Chairs should be firm and supportive, creating good posture and reducing exertion by restricting motions and extending reach.
Height-adjustable sit/stand desks are the perfect complement to ergonomic office chairs and further enhance productivity.
Happy employees are more optimistic, directly affecting the planning and execution of their work. As work improves, so too does the reputation of your company.
Legality and Liability
Employers have the responsibility to provide a safe working environment for their employees and an extensive amount of older office furniture is really no longer fit for purpose.
As knowledge of the health problems directly caused by poor office ergonomics increases, we could very soon see the amount of employer liability cases sharply rise.
Contact our team now and we will guide you step-by-step through our range of modern office furniture and supply you with details of our unique, highly-successful bespoke space planning service.
If you want to stay as healthy as possible – then stand up. This is the advice being given to office workers, drivers and other employees who spend extended periods of time sitting down at work which, according to recent research, significantly increases the risk of developing diabetes and cancer.
The study was carried out by Kansas State University and, led by Professor Richard Rosenkranz, looked into the sitting habits of more than 63,000 men aged between 45 and 65 in New South Wales, Australia. Though only men were studied in this particular research, the findings are also likely to apply to women.
Comparing men who remained seated for less than four hours, four to six hours, six to eight hours and over eight hours, the study looked into related health problems. Findings included:
Those who sat for in excess of four hours a day were ‘significantly more likely’ to report having one of a number of chronic conditions such as high blood pressure, heart disease, diabetes or cancer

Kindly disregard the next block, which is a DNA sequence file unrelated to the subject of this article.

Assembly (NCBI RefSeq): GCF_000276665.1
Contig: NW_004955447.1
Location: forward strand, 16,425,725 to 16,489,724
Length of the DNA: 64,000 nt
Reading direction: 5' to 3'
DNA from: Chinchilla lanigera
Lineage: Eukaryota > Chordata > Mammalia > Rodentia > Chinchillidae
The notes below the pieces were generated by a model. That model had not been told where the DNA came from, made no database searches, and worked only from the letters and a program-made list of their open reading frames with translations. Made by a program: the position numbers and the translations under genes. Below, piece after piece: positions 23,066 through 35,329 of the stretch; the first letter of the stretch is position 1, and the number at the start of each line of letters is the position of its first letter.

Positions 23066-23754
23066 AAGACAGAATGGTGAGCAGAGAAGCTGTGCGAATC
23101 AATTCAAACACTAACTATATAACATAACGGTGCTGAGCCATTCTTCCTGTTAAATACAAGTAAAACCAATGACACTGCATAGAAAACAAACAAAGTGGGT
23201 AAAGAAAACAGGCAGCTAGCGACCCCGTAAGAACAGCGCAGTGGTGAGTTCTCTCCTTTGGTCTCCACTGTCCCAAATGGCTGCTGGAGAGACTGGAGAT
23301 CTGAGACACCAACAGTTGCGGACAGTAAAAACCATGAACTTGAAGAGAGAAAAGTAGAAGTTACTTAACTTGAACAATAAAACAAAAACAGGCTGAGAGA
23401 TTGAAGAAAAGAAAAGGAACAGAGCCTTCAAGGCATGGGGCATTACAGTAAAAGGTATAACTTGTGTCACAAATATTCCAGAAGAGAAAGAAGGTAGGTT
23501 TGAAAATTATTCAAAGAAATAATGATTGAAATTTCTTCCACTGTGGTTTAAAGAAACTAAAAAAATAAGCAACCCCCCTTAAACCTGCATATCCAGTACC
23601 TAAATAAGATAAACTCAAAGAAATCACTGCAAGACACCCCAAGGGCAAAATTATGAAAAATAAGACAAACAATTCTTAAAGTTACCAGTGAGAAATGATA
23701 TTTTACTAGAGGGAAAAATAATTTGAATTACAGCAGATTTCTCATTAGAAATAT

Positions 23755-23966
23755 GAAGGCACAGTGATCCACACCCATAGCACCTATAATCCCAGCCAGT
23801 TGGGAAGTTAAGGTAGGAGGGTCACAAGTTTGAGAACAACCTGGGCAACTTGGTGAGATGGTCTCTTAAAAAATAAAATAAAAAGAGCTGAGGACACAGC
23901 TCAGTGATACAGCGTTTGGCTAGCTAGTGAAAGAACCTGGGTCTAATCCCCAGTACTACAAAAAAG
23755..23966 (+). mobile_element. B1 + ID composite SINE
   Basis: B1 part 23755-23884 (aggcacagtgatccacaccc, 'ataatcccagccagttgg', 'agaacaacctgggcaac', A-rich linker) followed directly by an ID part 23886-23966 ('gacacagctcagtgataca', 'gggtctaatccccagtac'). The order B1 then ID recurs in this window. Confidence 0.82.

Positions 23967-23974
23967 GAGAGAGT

The chance of such a condition being reported increased as participants indicated a higher amount of time spent sitting
Results were consistent across factors including age, height, weight and level of physical activity
Professor Rosenkranz said: “We saw a steady stair-step increase in risk of chronic diseases the more participants sat.. the group sitting more than eight hours clearly had the highest risk.” He then warned that: “A lot of office jobs that require long periods of sitting may be hazardous to your health because of inactivity and the low levels of energy expenditure.”
This study adds to the large body of research that shows how sitting for extended periods can have dramatic negative effects on human health and wellbeing. Other studies have shown that:
Compared to someone who watches no television, someone who watches six hours a day can cut their lifespan by five years
People who sit for long periods have higher cholesterol and blood sugar along with a corresponding larger waist size
Less than 50% of adults meet the physical activity recommendations of the World Health Organisation
Stand-up desks, a select range which will soon be available from our website, offer an ideal solution to the health problems caused by extended periods of sitting inactive. To find out more about this essential enhancement to office ergonomics, contact us now for exclusive information.